• Nasdaq is a computer network with no physical location.
  • Nasdaq has a multiple market maker system, rather than a specialist system.

Nasdaq is managed by the NASD. Every broker or dealer in the U.S. that conducts a securities business must be a member of the NASD.

  1. Nasdaq Participants

The NASDAQ has historically been a dealer market, characterized by competing market makers. In 2010, almost 4,000 companies were listed on the NASDAQ system, with an average of about a dozen market makers for each security.

In the late 1990s, the Nasdaq system was opened to the so-called electronic communications networks (ECNs). ECNs are basically websites that allow investors to trade directly with one another. As a result, individual investors can enter orders (not just market markers). Hence, ECNs act to increase liquidity and competition. In 2003, about 10 ECNs were integrated into the Nasdaq.

The Nasdaq network provides bid and ask prices as well as recent transaction information. The bid and ask prices for the Nasdaq represent inside quotes. That is, they are the highest bid and the lowest ask.

For a small fee, you can have access to “Level II” quotes. With Level II quotes, you can see all bids and asks. Frequently, the identity of the market maker is also displayed.

The Nasdaq National Market (NNM) was introduced in 1982 as the National Market System (NMS).

It is no longer every firm’s goal to be eventually listed on the NYSE—the Nasdaq is now an attractive competitor to the NYSE.

  1. NYSE and Nasdaq Competitors

Third market: This term refers to trading in exchange-listed securities that occurs off the exchange on which the security is listed.

Fourth market: This term refers to direct trading of exchange-listed securities among investors. (A good example is the ECN, Direct Edge.)

The NYSE and Nasdaq face competition from the third market, the fourth market, and regional exchanges. One example is Instinet, an electronic trading network that facilitates trading among its subscribers. Nasdaq has SelectNet, which has not been as popular as Instinet. Thousands of stock issues are dually listed on the NYSE or Nasdaq, and on a regional exchange.

  1. Stock Market Information
  2. The Dow Jones Industrial Average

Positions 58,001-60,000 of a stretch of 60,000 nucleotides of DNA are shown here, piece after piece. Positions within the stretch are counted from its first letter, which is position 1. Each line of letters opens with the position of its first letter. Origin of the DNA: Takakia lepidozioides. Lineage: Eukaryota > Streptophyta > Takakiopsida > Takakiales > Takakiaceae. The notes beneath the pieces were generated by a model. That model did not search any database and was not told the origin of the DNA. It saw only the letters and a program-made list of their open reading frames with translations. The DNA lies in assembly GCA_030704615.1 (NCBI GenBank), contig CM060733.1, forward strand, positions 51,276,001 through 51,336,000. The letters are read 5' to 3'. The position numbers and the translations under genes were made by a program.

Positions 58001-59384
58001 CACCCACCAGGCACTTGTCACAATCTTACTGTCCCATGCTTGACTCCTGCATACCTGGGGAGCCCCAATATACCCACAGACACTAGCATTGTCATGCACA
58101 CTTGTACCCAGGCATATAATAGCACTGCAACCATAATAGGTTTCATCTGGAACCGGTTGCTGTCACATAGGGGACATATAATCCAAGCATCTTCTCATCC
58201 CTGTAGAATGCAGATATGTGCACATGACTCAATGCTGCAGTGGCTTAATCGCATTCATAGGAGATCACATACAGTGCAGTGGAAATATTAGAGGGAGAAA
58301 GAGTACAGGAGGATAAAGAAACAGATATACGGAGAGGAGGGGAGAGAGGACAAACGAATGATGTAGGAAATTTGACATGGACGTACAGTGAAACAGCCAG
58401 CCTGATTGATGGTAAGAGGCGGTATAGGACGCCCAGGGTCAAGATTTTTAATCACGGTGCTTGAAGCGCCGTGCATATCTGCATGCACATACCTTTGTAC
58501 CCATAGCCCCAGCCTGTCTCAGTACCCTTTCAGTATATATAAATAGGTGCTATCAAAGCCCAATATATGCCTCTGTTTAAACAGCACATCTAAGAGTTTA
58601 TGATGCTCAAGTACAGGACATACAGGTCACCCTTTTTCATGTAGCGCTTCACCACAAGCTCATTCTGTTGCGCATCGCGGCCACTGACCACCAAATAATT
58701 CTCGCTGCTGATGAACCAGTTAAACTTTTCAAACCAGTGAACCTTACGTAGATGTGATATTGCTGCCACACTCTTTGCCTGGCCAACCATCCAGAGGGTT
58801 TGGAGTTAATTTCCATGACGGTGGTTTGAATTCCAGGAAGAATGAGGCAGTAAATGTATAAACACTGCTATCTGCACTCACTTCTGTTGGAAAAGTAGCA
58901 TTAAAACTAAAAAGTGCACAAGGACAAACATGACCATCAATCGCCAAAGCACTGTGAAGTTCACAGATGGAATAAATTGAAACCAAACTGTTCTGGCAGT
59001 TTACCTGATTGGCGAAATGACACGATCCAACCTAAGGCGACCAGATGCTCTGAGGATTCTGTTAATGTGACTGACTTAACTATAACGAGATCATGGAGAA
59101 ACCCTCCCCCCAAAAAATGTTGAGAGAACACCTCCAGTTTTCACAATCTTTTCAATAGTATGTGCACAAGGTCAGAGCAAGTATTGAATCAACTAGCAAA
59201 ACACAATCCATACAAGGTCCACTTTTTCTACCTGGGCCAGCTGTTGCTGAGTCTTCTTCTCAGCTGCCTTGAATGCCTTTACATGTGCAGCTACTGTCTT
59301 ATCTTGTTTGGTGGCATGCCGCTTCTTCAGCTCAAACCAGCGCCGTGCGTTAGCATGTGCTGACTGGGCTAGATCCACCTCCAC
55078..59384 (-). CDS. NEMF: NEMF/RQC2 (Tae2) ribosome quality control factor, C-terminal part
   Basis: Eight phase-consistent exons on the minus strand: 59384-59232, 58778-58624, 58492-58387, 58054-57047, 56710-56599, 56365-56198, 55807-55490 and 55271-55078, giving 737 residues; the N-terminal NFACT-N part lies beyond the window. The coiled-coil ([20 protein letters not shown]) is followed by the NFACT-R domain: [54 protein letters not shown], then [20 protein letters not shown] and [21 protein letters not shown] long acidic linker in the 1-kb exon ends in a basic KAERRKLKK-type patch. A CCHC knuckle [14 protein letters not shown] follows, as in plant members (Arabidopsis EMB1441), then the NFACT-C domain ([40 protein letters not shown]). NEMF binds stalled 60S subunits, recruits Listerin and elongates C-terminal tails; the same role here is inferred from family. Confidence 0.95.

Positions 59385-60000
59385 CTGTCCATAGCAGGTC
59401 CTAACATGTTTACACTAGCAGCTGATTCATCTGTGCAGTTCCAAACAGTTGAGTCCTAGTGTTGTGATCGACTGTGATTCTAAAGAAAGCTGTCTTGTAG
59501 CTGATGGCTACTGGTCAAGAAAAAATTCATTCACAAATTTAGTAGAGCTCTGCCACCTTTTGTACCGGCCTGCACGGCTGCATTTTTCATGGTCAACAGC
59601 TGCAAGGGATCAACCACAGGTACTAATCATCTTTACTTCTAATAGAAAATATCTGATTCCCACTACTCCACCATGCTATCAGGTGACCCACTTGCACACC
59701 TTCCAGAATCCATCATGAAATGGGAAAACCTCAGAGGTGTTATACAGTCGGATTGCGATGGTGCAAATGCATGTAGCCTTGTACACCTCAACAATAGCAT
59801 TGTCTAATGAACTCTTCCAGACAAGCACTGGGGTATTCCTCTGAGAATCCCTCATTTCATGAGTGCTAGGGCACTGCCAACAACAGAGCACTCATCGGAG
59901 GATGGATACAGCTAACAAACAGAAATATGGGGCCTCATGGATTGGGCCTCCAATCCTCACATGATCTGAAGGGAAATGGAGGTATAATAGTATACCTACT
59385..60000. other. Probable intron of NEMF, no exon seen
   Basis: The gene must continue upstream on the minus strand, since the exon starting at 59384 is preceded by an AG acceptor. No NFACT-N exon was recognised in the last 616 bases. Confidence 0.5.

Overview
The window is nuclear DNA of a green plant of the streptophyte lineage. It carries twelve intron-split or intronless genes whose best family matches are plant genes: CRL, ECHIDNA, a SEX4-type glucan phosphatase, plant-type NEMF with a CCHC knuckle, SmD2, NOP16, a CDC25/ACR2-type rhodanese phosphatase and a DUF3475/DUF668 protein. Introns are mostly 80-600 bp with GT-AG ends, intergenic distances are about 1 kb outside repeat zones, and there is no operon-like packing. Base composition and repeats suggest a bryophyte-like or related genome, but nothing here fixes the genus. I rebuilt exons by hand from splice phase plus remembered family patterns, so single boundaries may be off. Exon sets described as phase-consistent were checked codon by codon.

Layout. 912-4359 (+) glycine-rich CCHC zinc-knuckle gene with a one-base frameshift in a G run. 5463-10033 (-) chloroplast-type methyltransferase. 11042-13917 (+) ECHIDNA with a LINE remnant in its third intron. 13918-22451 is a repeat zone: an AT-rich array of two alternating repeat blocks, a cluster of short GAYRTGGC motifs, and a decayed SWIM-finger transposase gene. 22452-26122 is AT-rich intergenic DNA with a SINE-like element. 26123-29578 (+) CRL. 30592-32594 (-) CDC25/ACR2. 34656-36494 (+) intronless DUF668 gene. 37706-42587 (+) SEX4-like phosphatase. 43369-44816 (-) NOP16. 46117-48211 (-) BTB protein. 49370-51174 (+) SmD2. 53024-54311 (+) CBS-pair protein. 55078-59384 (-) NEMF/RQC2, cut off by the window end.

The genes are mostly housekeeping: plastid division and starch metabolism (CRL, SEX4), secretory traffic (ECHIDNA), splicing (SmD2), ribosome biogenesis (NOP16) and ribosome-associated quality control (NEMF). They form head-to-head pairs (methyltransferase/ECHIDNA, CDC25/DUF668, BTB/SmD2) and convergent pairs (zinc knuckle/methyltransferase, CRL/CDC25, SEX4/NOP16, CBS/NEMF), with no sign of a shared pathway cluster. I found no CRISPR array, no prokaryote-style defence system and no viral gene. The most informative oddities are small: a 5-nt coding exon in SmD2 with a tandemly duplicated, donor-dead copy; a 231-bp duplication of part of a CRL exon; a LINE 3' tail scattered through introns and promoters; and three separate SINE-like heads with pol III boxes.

The Dow Jones Industrial Average (DJIA) or “Dow” is the most widely followed barometer of daily stock market activity. The DJIA is an index of 30 large “blue-chip” companies representative of American industry. Two other Dow averages include the utilities and transportation averages.

  1. Stock Market Indexes

Price-weighted index: Stock market index in which stocks are held in proportion to their share price.

Value-weighted index: Stock market index in which stocks are held in proportion to the aggregate market value.

Stock indices can be calculated as price-weighted indices or value-weighted indices. To compute a price weighted index, take the price of each stock in the index, add them up, and divide by the number of stocks. It is basically a simple average. To compute a value-weighted index, multiply the number of shares of each stock in the index by the corresponding share price, and sum the products to give the total market value. Then divide this total market value by the latest index divisor to give the index value. The initial index divisor is the initial (base period) total market value divided by the desired initial index value. The divisor changes as stocks are added to or deleted from the index.

  1. More on Price-Weighted Indexes

The price-weighted index has some problems. Since it is a simple average of the share prices of the stocks in the index, the value can be unduly influenced by the price changes of one high-priced stock. Also, the index must be adjusted for stock splits and stock dividends. This tends to cause the divisor to change, in fact decrease, over time.

  1. The Dow Jones Divisors

As of November 20, 2009, the DJIA divisor was a nice, round 0.132319125. A divisor that is less than one will further magnify any price change effects. This is one reason we see such large swings in the DJIA.

  1. More on Index Formation: Base-Year Values

Index staleness: Condition that occurs when an index does not reflect all current price information because some of the stocks in the index have not traded recently.